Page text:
COVID-19 has taken a devastating toll on large and small businesses across Canada, and automotive dealerships are no exception.
One positive development to emerge from this crisis is how streamlined the sales process has become, and how much easier it is for consumers to purchase vehicles. Transactions times have been reduced by as much as 50 per cent.
Pre-COVID, consumers did the bulk of their research online, and by the time they arrived at a dealership, they had narrowed their choice of model they wanted to buy.
For over two decades, shoppers have utilized the internet to shop for vehicles. Google estimates that the average car shopper engages in more than 900+ digital interactions before making a purchasing decision.
Today, it is possible to purchase a new or used vehicle entirely online. Everything from researching, selecting options and applying for a loan, to appraising, authorizing a purchase and taking delivery can be performed with a click of a mouse.
According to Brent Ravelle, dealer principal at Listowel Ford and Listowel Chrysler, and a board member at Trillium Automobile Dealers Association, COVID-19 has accelerated advances in digital capabilities and given consumers more options in how they purchase.
“We have seen a significant increase in online sales leads in the past six months,” says Ravelle. “We now accommodate both walk-ins and stay-at-home customers. Whatever a customer’s comfort level, we provide a quick and seamless buying process for all customers while meeting all of the new health and safety protocols.”
One of the services that Ravelle introduced at his dealerships is video walkarounds. A salesperson will provide a detailed virtual tour of a vehicle, pointing out various features and benefits, and answering questions in real time. “This has been a real popular feature with our customers,” says Ravelle.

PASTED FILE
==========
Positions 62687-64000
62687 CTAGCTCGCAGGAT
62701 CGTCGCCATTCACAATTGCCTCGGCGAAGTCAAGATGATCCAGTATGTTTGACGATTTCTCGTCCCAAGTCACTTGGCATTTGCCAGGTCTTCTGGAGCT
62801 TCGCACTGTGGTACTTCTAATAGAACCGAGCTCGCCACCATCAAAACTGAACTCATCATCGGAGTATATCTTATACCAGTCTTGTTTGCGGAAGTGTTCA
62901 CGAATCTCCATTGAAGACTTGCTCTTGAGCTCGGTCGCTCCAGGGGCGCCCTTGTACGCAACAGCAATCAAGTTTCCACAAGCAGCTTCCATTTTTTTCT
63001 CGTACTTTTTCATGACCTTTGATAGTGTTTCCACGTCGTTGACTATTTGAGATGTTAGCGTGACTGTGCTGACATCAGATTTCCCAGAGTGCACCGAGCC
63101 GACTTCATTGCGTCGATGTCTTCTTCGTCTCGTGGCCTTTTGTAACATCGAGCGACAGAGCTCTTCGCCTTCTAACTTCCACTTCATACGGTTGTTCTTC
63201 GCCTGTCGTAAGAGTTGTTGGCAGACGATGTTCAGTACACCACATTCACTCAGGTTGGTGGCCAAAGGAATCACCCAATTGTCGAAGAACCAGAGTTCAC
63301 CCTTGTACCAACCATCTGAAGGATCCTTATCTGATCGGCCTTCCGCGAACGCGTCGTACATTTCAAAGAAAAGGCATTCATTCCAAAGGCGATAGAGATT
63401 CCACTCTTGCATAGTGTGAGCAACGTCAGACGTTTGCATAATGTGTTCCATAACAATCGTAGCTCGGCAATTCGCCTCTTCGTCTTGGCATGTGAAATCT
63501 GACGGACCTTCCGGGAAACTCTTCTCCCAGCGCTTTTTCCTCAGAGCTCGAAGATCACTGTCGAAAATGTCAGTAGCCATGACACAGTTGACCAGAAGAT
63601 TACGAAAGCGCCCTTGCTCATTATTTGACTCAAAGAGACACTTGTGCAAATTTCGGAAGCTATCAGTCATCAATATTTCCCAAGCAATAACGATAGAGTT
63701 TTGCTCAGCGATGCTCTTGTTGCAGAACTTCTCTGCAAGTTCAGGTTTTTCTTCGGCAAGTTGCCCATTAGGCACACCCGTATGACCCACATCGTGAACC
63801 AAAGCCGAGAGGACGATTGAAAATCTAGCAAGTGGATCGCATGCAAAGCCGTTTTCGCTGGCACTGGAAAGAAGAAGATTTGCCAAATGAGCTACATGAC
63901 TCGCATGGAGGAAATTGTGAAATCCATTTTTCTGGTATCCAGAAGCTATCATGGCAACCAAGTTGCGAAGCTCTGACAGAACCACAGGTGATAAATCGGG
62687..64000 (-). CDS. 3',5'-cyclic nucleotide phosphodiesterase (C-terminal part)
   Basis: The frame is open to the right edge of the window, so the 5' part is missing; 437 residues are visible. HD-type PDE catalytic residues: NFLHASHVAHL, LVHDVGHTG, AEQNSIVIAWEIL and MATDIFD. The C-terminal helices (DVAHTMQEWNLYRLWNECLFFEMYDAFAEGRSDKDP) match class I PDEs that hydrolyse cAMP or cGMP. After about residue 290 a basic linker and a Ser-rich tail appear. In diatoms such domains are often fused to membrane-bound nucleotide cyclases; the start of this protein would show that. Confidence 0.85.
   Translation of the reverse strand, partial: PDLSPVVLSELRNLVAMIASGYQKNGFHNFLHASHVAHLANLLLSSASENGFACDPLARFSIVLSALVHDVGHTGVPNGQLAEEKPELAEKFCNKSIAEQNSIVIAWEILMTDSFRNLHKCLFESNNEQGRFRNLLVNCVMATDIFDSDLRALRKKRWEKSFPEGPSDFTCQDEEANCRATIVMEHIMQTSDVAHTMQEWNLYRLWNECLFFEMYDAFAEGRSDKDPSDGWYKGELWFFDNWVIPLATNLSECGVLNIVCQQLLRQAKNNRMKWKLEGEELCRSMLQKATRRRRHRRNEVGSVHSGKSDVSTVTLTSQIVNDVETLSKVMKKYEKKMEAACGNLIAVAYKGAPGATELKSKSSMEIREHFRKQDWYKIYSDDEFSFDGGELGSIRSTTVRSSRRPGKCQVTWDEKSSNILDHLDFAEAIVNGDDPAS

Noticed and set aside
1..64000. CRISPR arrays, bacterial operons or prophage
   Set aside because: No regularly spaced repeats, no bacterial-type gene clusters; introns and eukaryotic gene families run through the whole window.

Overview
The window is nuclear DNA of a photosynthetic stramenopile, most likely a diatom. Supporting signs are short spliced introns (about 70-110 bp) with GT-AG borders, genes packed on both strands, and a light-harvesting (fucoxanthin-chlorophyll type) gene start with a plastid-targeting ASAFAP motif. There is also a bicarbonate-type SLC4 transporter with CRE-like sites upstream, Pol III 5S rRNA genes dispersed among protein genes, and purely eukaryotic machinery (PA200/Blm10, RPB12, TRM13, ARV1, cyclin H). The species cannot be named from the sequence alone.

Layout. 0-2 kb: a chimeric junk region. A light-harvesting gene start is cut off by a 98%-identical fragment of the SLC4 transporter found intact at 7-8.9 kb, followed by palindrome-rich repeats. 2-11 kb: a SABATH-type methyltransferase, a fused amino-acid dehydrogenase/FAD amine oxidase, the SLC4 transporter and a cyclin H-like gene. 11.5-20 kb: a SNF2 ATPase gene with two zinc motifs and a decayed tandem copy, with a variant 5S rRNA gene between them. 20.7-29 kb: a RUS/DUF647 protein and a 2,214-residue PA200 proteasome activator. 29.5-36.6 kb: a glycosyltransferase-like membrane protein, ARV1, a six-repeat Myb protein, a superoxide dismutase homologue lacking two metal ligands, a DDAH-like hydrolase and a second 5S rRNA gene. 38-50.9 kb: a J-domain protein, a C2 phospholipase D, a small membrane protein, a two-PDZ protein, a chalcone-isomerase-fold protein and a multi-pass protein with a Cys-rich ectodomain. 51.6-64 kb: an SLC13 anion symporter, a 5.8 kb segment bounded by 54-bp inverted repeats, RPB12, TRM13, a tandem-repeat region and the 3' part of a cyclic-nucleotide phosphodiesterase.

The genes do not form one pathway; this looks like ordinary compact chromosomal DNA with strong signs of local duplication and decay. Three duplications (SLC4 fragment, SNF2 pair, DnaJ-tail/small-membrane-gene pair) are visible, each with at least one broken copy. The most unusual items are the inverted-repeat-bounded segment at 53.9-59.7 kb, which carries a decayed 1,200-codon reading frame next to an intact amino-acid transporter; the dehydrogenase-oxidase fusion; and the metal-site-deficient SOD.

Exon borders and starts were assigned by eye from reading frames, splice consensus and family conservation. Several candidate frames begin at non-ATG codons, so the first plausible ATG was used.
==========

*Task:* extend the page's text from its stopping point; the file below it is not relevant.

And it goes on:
Test drives have evolved in light of COVID as well. It used to be that a salesperson would accompany a customer on a test drive.
Nowadays, customers take test drives solo (in compliance with COVID health protocols), with a salesperson following in a separate vehicle. All vehicles are completely sanitized after each test drive.
Although some customers are choosing to purchase a vehicle entirely online, avoiding a test drive is not recommended. A test drive allows customers to evaluate the features on a vehicle and provides a tactile driving experience, an activity that cannot be replicated online.
Most dealerships now have the option of allowing customers to authorize purchases digitally, a practice that was almost non-existent six months ago. (Some dealers have allowed digital signatures for several years.)
Appraisals are also a part of the buying process that happens entirely online. As long as the information provided about a vehicle is accurate, the appraised value of a car or truck will remain unchanged when a transaction is completed.
Service departments have also evolved in the past six months. Most dealerships now offer a valet service that provides peace of mind for customers who are concerned about visiting a dealership in person.
“COVID has been a catalyst in moving the retail car industry forward,” says Tony Del Gobbo, dealer principal of Orillia Hyundai and Newmarket Hyundai and a TADA board member. “We now routinely pick up vehicles from customers’ homes, drive them to our dealership to perform maintenance or repairs, and return it to the customer.”
Del Gobbo has stepped up the shop-at-home features on his dealerships’ websites, allowing customers to book service appointments from their PC, tablet or smartphone.
Indeed, thanks to advances in technology and dealerships’ commitment to making their businesses safer for consumers, we have arrived at a new era in automotive retailing – an era where consumers have more flexibility in how they purchase vehicles.
This column represents the views and values of the Trillium Automobile Dealers Association, representing 1,100 franchised, new car and truck dealers across Ontario. Write to email@example.com or go to tada.ca. Todd Bourgon is Executive Director of the TADA